Using maps and spatial representations for storytelling and storywork
Google Earth Narrated Tours
Google Earth allows users to pinpoint locations (retaining the angle and vantage as the user intends) and create tour. These tours can be narrated (live or recorded) and exported with a .kmz extension – these files can be opened up again in Google Earth (e.g. for the teacher or class to see) and played as a narrated tour. In the example shown here, the pinpoints relate to glacial and fluvial geographic features that can be seen around Prince George, BC. A tour using this pinpoints could be narrated with geomorphological definitions, descriptions of what a person would see at this location, or other "stories" of place.
Tutorials are easy to find online for navigating Google Earth, creating and exporting a tour out of pinpoints, and narrating a tour. Makes for an interesting way for individuals or groups to tell stories that involve place, and can be used as a method of assessment.
Digital Map-based Storytelling
Storytelling may be done with digital mapping tools. ESRI Education/ArcGIS, using Geographic Information Systems, is one way to go, but other platforms exist. The ESRI StoryMaps site and software used to be free, and might still be with a proper account, but I have not investigated in a while.
Sense of Place Maps
A particular interpretation from http://www.faculty.umb.edu/peter_taylor/SenseOfPlaceMap.html:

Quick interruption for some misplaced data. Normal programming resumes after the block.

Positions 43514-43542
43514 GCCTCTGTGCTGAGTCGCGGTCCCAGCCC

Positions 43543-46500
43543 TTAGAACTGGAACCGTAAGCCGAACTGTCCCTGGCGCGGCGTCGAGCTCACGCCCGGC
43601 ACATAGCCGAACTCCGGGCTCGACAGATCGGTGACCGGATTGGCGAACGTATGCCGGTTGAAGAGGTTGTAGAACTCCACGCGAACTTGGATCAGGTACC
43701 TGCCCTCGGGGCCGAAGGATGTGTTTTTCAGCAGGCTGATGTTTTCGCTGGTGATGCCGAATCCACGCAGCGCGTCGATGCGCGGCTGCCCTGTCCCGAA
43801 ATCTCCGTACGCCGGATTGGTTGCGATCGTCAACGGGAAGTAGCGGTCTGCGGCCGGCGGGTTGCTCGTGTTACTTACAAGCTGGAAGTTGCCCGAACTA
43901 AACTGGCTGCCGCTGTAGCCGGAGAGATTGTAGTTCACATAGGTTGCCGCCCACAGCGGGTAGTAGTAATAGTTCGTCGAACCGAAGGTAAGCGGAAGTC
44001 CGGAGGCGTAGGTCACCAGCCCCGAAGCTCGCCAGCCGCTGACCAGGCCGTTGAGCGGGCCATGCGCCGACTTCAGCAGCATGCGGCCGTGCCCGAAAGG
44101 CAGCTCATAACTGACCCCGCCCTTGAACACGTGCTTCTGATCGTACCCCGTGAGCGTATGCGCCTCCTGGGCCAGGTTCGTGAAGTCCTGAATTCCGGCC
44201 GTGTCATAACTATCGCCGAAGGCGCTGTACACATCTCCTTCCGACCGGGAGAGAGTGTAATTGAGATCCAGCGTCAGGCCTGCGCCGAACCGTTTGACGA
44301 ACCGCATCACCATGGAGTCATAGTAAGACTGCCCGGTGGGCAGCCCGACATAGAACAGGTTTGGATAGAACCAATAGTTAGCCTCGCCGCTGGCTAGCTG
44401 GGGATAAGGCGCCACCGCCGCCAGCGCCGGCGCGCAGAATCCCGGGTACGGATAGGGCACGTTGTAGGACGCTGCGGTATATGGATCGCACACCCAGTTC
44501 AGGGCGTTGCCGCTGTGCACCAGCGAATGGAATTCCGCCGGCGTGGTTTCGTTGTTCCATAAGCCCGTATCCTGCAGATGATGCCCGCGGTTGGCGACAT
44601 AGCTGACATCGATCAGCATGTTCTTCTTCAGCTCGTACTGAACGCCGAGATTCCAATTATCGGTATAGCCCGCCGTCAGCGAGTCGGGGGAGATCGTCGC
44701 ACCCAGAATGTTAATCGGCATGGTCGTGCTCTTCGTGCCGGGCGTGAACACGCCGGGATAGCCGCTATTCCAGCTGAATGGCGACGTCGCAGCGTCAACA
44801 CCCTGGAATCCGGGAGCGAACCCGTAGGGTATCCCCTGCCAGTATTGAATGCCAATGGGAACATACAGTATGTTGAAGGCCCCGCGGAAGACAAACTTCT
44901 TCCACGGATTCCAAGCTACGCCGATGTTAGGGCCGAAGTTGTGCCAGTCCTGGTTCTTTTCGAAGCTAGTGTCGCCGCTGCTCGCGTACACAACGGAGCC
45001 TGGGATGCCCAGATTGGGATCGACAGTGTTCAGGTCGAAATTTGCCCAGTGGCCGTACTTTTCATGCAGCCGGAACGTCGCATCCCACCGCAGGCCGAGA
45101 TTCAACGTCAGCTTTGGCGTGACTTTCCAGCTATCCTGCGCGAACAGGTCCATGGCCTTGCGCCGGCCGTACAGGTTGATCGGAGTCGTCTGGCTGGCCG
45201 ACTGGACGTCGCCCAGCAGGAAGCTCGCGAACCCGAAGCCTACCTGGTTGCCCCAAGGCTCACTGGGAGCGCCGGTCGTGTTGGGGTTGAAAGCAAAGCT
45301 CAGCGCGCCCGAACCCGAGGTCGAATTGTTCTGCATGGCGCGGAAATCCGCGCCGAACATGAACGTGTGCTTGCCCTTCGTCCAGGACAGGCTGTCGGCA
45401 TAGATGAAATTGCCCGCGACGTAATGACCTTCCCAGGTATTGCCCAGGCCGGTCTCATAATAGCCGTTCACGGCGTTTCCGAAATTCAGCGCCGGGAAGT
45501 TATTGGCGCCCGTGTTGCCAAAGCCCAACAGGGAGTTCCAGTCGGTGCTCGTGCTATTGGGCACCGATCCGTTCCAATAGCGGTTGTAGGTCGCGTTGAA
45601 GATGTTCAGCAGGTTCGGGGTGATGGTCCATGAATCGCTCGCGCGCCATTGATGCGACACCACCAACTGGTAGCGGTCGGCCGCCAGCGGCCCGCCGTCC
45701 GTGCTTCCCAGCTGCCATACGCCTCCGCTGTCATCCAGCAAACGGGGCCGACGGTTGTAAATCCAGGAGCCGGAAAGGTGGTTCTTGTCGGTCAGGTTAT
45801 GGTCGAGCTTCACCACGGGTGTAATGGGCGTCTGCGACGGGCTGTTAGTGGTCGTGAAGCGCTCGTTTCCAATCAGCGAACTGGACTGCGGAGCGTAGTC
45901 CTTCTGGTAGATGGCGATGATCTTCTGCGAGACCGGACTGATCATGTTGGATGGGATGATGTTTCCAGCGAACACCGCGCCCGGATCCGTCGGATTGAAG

A Sense of Place Map is a picture in whatever form occurs to you that addresses three questions:
Although text is allowed in a Sense of Place Map, the shift of emphasis from verbal or textual reporting to pictorial representation allows new insights to arise or be brought to the surface. This is akin to the effect of Freewriting. As in Freewriting, there should be no obligation to share or display your work. However, discussion of the typically diverse aspirations and trajectories of group members that emerged through this exercise can be thought-provoking.
A Sense of Place Map may be drawn at the start of a project to provide an impressionistic picture of your aspirations. Or it may be drawn at the end of the project to place the project into a longer trajectory of your work and life. These uses of a Sense of Place Map evolved from a more ecological version in Thomashow, M. (1995). Ecological Identity: Becoming a Reflective Environmentalist. Cambridge, MA: MIT Press.
Social mapping is a way of building a community inventory that highlights a dimension of interest such as climate resiliency, social services, ecological diversity and so on. One of the best explanations of social mapping, as well as instructions for making social maps, comes from Flora & Fauna International via https://www.fauna-flora.org/app/uploads/2017/11/FFI_2013_Social-Mapping.pdf: